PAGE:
In “Monkey Mind: A Memoir of Anxiety”, Daniel Smith offers an insightful, funny and intimate account of his struggles with anxiety.
His narrative is as anxious as his descriptions. As reader, you’ll be walked through his torments and may even experience anxiety yourself, albeit by empathy. You will witness the hilarious, the bad, and the worse. Smith, however, commits to working through the challenge of living with anxiety and will leave you hopeful about the power of determination.
In childhood, his anxiety seems closely associated to the anxiety of his mother, with whom he had a quite enmeshed relationship. His anxious experiencing turned disastrous during his teenage years: he experienced panic attacks and increased disability. During this period, his first sexual experience was traumatizing.
In young adulthood, Smith faces the challenges of increased freedom and angst about it. He becomes more knowledgeable about anxiety, in the light of theories of psychology, but still fails in his attempts to cope. He uses self-medication, spiritual techniques, and some initial therapy experiences as failed attempts. He succeeds, however, at work, as a fact checker for a prestigious newspaper. He takes refuge in books. He falls in love and faces a new dimension of anxiety.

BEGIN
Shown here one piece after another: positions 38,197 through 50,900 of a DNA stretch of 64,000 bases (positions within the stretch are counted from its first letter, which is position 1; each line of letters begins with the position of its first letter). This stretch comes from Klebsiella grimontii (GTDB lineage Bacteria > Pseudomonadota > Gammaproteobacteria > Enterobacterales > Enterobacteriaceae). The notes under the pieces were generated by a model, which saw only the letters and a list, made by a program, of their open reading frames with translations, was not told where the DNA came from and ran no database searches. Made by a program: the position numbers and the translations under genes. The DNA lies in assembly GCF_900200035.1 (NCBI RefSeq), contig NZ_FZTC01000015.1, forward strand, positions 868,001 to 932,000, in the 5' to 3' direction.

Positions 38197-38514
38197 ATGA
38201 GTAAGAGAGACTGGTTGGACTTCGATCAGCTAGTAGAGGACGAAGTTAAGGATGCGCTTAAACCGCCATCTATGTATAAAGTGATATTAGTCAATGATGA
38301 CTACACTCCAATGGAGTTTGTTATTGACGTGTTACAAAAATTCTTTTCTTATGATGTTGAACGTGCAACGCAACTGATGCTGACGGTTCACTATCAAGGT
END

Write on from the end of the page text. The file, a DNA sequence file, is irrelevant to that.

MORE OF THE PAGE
Daniel is finally able to participate in successful therapy, with the help of a caring and courageous therapist. Through genuine care and mutual trust, his therapy helps him confront his irrational automatic thinking and to embark in the process of re-shaping his relationship with his own negative thoughts, responses, and anxious patterns.
“Monkey Mind: A Memoir of Anxiety”, Daniel Smith, like any other book on the topic, is no supposed to offer a silver bullet for how to overcome anxiety. The book, however, will give you a realistic account of how it is to live with anxiety, and, hopefully, will help you gain motivation to seek support.